|Kline, Daniel - Dan|
Submitted to: Journal of Vector Ecology
Publication Type: Peer Reviewed Journal
Publication Acceptance Date: 8/25/2002
Publication Date: 6/1/2003
Citation: CILEK, J.E., KLINE, D.L., HALLMON, C.H. EVALUATION OF A NOVEL REMOVAL TRAP SYSTEM TO REDUCE BITING MIDGE (DIPTERA: CERATOPOGONIDAE) POPULATIONS IN FLORIDA BACKYARDS. JOURNAL OF VECTOR ECOLOGY. 2003. v.28(1).p.23-30.
Interpretive Summary: A major emphasis of current pest management research by scientists at the Center for Medical, Agricultural and Veterinary Entomology, Gainesville, FL, is the development of selective, environmentally friendly methods of control. Biting midge control research is no exception. Success will depend upon the development of efficient trapping technology, effective attractants and strategic placement of these baited traps for maximum impact on the target population. The present work was a cooperative study with scientists from the Public Health Entomology Research and Education Center, Florida A & M University, Panama City, FL, to evaluate the feasibility of using a removal trapping system to reduce biting midge annoyance in residential backyards. Suction traps baited with carbon dioxide and a 4:1:8 mixture of 1-octen-3-ol, 3-n-propylphenol and 4-methylphenol were operated continuously during a 4 month long study. One baited trap was placed in each of three backyards. When the biting midge populations were most abundant, the baited traps did not provide much reduction in annoyance, but when populations were not at peak levels, reduction in annoyance occurred with greater frequency. It was concluded that in order to achieve consistent population/annoyance reduction it is likely that more than one strategically placed trap per backyard may be needed.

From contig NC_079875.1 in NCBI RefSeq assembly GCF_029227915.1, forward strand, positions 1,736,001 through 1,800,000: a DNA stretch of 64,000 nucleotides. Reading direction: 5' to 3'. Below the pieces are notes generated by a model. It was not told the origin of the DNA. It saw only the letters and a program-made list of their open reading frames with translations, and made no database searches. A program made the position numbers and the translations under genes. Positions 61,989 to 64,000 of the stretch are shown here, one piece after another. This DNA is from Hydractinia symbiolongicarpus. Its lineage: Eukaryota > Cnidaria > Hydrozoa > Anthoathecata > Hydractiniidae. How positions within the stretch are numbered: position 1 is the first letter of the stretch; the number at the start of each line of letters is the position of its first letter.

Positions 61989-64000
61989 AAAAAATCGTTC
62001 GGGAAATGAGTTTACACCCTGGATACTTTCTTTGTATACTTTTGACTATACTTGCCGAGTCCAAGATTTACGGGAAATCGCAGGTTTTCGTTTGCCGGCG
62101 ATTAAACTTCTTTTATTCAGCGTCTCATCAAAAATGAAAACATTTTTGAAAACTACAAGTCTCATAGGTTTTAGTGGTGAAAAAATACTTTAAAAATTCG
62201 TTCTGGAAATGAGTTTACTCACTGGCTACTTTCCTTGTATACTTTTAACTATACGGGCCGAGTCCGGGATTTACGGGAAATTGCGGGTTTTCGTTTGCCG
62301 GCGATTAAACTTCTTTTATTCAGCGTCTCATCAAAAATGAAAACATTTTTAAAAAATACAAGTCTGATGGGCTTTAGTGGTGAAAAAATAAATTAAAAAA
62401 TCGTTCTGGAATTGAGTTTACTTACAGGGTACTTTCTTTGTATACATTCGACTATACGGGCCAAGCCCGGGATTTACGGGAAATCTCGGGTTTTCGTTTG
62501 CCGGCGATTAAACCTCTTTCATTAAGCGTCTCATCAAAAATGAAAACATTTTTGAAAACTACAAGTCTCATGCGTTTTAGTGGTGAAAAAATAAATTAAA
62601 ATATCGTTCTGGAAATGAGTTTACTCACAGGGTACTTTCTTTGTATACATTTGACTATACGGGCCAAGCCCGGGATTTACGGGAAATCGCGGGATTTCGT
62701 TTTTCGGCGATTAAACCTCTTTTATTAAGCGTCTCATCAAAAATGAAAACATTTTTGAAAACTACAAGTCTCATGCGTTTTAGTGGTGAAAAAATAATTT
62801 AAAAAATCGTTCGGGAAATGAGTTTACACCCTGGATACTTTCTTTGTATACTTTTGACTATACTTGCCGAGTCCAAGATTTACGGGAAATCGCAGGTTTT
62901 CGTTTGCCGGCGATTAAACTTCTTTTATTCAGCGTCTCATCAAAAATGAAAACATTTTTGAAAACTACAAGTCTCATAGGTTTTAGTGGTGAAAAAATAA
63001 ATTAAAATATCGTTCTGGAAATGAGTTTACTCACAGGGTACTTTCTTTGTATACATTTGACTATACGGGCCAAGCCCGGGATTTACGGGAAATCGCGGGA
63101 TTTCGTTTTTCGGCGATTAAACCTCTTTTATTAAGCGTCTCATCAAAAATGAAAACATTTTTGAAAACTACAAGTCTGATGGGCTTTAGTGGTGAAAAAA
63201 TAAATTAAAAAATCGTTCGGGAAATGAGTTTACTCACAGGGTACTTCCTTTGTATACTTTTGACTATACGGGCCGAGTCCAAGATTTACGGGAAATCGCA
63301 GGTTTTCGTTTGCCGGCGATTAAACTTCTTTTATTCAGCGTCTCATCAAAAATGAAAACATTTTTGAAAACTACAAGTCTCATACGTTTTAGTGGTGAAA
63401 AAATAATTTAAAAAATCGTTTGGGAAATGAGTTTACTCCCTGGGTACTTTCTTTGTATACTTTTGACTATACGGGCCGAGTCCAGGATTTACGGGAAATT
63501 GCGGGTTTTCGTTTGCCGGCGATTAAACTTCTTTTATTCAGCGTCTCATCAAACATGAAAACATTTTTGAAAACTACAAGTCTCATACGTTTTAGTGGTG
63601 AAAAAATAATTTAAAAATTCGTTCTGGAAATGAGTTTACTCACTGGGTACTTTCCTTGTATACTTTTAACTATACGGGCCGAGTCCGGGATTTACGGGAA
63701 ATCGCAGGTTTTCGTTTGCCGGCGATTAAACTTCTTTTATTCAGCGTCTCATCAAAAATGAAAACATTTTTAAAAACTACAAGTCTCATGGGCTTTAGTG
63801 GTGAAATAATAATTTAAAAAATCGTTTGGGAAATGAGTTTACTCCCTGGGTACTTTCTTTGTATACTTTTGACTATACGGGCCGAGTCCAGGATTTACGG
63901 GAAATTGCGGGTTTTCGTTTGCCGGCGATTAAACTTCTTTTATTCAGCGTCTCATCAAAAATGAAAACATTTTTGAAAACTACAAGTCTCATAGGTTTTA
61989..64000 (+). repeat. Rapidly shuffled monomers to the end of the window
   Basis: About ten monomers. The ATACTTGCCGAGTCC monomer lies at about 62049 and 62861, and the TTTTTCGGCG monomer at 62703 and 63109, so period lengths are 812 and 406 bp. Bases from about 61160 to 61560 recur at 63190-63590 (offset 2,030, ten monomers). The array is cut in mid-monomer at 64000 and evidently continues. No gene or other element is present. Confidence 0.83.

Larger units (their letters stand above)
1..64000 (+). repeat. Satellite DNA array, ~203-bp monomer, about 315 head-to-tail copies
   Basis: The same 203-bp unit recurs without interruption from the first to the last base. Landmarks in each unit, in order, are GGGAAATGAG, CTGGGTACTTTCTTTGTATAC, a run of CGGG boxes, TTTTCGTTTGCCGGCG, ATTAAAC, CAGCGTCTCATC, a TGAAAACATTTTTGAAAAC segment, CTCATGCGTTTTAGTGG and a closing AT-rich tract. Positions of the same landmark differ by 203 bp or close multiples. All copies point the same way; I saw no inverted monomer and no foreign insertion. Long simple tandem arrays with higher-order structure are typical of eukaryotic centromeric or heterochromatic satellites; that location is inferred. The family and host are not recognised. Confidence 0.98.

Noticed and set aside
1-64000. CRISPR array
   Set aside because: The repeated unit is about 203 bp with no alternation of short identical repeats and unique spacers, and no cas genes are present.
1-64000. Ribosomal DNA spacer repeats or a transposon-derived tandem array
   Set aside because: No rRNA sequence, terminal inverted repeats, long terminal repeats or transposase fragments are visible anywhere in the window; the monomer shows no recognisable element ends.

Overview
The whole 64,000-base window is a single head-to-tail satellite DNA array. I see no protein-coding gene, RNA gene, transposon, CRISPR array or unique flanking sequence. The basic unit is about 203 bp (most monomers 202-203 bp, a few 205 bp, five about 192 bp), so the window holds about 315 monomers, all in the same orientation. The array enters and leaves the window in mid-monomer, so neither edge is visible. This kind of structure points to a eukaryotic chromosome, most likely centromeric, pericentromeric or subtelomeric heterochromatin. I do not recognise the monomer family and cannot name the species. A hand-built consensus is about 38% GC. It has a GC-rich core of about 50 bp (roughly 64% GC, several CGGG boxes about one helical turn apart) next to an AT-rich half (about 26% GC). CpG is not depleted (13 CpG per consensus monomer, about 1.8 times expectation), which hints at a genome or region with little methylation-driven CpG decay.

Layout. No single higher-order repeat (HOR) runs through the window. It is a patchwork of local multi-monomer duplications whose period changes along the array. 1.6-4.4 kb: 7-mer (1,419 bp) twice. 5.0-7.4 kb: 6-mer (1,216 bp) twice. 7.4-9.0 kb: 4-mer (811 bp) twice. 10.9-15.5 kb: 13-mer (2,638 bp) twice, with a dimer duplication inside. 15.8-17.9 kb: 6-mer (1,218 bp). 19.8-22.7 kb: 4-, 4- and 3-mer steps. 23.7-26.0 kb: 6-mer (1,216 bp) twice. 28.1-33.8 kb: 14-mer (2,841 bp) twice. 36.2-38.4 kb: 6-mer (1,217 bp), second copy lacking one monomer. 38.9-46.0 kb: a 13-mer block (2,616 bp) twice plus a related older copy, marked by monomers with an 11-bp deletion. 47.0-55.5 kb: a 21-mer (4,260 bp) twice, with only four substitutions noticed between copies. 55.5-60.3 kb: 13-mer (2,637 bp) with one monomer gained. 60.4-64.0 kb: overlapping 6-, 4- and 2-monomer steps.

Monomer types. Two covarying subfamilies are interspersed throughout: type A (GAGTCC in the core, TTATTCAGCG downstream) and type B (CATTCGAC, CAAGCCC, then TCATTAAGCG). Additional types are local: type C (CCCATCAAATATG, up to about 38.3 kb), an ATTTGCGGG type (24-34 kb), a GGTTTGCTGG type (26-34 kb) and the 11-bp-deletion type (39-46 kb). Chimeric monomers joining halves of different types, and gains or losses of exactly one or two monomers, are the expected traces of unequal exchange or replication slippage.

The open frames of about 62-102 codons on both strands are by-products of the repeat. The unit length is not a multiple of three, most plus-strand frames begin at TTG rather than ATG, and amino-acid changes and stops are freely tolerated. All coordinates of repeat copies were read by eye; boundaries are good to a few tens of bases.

Technical Abstract: A removal trapping method that employed individual lure-baited insect suction traps for the reduction of adult biting midges (Culicoides spp.) was evaluated in a coastal residential neighborhood of northwestern Florida during 2000. Six backyards were used in the study. Lure-baited traps consisted of one ABC PRO insect suction trap (fitted with a 30 by 30-mesh polyester screen bag) baited with carbon dioxide (500 ml/min) and a 4:1:8 mixture of 1-octen-3-ol, 3-n-propylphenol, and 4-methylphenol (5.39 ± 0.54 mg/h) placed in each of three backyards. Lure-baited traps ran continuously during the 4-mo study. Three backyards without lure-baited traps served as controls. Adult midge populations were monitored twice weekly for 24-h in each backyard using an additional ABC PRO trap baited with carbon dioxide (500 ml/min) only. Five species of biting midges were collected from all traps in each backyard (in descending order): Culicoides mississippiensis, C. barbosai, C. melleus, C. furens, and C. hollensis. Overall reduction was not consistent in lure-baited backyards and ranged from 2.3% to 70.6% on 16 of the 30 sample dates. But when biting midge populations seasonally declined to a weekly average of <500 midges per lure-baited trap, reduction occurred more frequently. Midge reduction did not appear to be species specific.